Sustainable development stirs up debate about the capacities of political steering and governance. The complexity of the task expounds limits of steering in three dimensions: goals, knowledge, and power: Sustainability goals are subject to changing and controversial risk perceptions, values and interests. Moreover, knowledge of the coupled dynamics of society, technology and nature is limited. Finally, the power to shape structural change in society and technology is distributed across a multitude of actors and societal subsystems. Steering attempts therefore have to cope with conflict and ambivalence, with uncertainty, and with a lack of central control; and they have to face the necessity of coordinating different actor groups and social networks.
This volume explores steering strategies and governance arrangements for sustainable development with a view to these problem dimensions. The contributions by authors from various disciplines approach these challenges from different conceptual angles, ranging from positivist, managerial up to post-modern, constructivist perspectives. By combining theoretical reflections with insights from empirical research in European and American contexts, the volume maps out conditions and identifies approaches which both reflect the limits of steering and reveal options for constructively taking up the task of sustainable development in science and practice.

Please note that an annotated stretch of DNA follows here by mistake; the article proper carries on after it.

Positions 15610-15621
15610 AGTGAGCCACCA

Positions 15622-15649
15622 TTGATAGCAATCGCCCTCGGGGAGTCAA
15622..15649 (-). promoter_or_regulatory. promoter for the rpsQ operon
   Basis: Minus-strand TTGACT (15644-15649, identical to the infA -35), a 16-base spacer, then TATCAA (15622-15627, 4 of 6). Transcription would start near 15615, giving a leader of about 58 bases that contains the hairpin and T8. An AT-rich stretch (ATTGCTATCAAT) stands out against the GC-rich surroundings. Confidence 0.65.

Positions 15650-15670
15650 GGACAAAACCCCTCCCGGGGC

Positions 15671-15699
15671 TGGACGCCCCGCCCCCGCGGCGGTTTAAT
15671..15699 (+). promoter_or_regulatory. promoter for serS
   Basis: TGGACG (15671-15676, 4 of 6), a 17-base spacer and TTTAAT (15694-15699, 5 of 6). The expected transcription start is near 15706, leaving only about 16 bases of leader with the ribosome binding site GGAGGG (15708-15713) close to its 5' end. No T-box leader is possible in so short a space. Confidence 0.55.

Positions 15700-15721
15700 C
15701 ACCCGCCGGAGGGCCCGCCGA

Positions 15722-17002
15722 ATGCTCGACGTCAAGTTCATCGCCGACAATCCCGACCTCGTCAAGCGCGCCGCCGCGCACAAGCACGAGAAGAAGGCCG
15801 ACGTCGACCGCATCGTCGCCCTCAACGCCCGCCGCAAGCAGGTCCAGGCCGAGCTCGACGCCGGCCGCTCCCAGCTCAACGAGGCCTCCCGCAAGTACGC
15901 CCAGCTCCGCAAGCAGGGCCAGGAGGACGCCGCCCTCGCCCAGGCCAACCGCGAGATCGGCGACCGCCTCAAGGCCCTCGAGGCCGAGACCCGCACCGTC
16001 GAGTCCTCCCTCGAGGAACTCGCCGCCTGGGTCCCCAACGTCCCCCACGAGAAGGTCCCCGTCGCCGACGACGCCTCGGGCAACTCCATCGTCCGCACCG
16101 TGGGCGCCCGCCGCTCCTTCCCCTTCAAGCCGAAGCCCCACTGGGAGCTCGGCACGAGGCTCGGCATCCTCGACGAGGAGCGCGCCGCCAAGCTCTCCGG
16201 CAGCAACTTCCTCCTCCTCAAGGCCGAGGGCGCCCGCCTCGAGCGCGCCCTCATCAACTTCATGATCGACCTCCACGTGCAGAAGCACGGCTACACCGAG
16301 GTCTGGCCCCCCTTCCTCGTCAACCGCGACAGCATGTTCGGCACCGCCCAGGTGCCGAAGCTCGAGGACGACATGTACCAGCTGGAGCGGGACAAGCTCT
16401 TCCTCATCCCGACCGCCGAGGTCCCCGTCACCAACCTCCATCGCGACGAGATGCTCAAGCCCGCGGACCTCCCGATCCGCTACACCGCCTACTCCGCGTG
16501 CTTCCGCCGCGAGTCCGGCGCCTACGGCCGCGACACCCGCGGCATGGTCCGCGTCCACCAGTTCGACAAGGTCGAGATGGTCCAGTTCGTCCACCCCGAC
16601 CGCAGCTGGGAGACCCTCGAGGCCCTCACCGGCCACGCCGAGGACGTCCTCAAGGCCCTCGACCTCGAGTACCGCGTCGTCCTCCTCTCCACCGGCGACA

About the Author:
Jens Newig is assistant professor at the Institute of Environmental Systems Research, University of Osnabrück, Germany. His main research interests focus on participatory governance, European environmental policy, agenda setting and water policy.
Jan-Peter Voß has been conducting and leading research projects at the Öko-Institut since 2000 and, since 2006, has also become associated research fellow with the Institute for Governance Studies, University of Twente (NL). Prior research centres on governance for sustainable development.
Jochen Monstadt works as a visiting research scholar at the City Institute at York University, Toronto and at the Keston Institute for Infrastructure at University of Southern California, Los Angeles investigating the transition of urban infrastructures in Berlin, Toronto and L.A. and its impact on urban environmental governance. His research interests include socio-ecological aspects of energy and water systems, infrastructure planning, regional/urban governance and flood risk management.